Economists warn of worse days to come for Germany: The Telegraph
Germany's economy faces a deeper-than-expected slump as it grapples with an energy crisis and supply chain disruptions, according to economists cited by the Telegraph.
Germany, long regarded as an industrial powerhouse and the economic engine of Europe, is now grappling with a more severe downturn than previously anticipated, a new report by The Telegraph shows.
Economists have issued warnings of an impending economic slump due to the country's energy crisis and disruptions in supply chains.
Despite initial forecasts suggesting that Germany would avoid a recession, a consortium of influential economic institutes has conveyed to the German government that stagnation is eminent.
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Germany's Gross Domestic Product (GDP) is projected to contract by 0.6% this year, a significant departure from the earlier forecast of 0.3% growth predicted in the spring.
The year commenced with a winter recession in Germany, which subsequently plateaued in the three months leading up to June.
However, the country is now experiencing a renewed contraction, with an expected decline of 0.4 percent in the third quarter of the year.
Germany's prospects of avoiding a full-blown recession hinge on meeting growth forecasts of 0.2 percent of growth in the fourth quarter of the year.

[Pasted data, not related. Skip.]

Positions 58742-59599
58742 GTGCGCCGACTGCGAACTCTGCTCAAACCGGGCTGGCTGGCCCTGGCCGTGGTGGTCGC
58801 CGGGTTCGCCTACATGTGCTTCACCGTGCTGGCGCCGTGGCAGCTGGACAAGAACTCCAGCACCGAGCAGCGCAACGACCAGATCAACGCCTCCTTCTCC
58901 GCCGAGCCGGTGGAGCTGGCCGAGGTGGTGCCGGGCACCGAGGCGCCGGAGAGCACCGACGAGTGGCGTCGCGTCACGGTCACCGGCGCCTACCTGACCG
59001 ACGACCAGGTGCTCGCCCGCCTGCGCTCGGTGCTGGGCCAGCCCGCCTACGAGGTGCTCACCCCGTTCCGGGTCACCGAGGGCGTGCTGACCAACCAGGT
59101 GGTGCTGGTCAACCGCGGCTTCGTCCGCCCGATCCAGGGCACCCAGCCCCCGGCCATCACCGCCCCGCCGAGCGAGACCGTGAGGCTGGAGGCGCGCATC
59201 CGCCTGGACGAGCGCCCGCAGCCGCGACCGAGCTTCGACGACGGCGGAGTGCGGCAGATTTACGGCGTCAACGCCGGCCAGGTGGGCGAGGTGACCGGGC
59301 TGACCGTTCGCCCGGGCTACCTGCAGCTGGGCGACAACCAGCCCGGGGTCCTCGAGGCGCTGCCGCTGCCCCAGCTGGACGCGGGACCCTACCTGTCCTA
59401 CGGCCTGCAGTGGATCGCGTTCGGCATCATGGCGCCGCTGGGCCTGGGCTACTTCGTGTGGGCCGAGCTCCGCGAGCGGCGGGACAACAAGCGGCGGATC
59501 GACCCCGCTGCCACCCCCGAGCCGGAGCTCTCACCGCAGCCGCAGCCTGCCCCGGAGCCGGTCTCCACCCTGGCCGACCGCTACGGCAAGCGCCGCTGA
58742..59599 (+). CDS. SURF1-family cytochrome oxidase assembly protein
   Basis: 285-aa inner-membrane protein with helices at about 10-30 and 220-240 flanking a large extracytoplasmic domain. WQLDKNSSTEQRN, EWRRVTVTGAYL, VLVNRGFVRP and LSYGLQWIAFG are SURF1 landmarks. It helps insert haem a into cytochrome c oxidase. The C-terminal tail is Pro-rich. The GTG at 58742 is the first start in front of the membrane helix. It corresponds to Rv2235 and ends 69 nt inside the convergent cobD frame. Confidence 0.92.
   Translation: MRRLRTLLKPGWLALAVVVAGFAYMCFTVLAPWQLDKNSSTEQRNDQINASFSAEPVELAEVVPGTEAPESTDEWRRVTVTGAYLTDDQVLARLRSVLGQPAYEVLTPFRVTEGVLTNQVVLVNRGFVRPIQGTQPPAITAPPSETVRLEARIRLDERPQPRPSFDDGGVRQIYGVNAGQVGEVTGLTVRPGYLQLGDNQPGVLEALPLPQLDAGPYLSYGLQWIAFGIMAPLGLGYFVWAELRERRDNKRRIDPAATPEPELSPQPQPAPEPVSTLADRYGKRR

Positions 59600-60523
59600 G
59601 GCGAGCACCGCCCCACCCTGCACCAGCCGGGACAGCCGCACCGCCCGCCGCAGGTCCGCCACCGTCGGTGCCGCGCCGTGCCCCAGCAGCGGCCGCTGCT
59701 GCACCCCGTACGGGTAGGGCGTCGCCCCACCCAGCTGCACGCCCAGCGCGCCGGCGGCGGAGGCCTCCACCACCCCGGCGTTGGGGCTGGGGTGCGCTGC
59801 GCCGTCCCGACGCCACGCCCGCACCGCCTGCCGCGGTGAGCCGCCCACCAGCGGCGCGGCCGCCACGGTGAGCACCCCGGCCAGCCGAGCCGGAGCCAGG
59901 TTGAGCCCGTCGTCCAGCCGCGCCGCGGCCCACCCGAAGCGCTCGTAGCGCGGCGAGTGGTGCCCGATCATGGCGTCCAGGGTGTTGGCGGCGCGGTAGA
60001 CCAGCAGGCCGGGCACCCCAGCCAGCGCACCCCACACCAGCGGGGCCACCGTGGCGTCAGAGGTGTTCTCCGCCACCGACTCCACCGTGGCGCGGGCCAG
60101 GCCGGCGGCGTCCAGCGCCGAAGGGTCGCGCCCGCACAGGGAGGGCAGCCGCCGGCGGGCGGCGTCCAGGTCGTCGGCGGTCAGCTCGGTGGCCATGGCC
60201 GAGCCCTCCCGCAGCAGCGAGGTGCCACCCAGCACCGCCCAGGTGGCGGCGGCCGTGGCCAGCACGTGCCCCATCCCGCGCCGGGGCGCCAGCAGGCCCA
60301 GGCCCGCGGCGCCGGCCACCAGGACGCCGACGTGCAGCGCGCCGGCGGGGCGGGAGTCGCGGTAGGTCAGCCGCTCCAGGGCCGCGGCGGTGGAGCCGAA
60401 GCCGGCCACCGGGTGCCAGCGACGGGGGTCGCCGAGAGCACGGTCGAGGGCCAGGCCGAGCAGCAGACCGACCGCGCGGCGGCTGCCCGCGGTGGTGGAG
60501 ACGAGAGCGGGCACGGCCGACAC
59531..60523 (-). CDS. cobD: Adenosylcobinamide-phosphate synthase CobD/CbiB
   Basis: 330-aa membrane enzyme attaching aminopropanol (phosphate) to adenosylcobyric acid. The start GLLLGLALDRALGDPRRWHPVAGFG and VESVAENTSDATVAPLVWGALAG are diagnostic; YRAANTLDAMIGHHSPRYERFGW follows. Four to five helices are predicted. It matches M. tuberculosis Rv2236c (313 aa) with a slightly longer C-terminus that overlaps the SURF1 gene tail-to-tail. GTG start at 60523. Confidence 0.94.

According to Oliver Holtemöller at the Halle Institute for Economic Research, the recovery from the energy crisis has been disappointingly sluggish.
"The most important reason for this revision is that industry and private consumption are recovering more slowly than we expected in spring," Holtemöller explained.
The outlook for growth in the coming years remains subdued, with an anticipated rebound to 1.3% next year and 1.5% in 2025.
Carsten Brzeski, an economist at ING, expressed concern, referring to Germany as "the sick man of Europe" and pointing to a combination of cyclical headwinds, structural challenges, and underinvestment in areas like digitalization, infrastructure, and education as contributing factors to Germany's economic woes.
One glimmer of positivity amid the economic gloom is the rapid decline in inflation within Germany. Falling inflation is expected to alleviate financial pressure on households, with consumer prices rising by 4.5% year-on-year, a significant reduction from the 6.1% inflation rate recorded in August.
Energy prices, which had previously surged, only rose by 1% year-on-year, down from the 8.3% increase recorded the prior month. Food price inflation also moderated, dropping from 9% to 7.5%, while goods and services experienced a slowdown, registering 5% and 4%, respectively.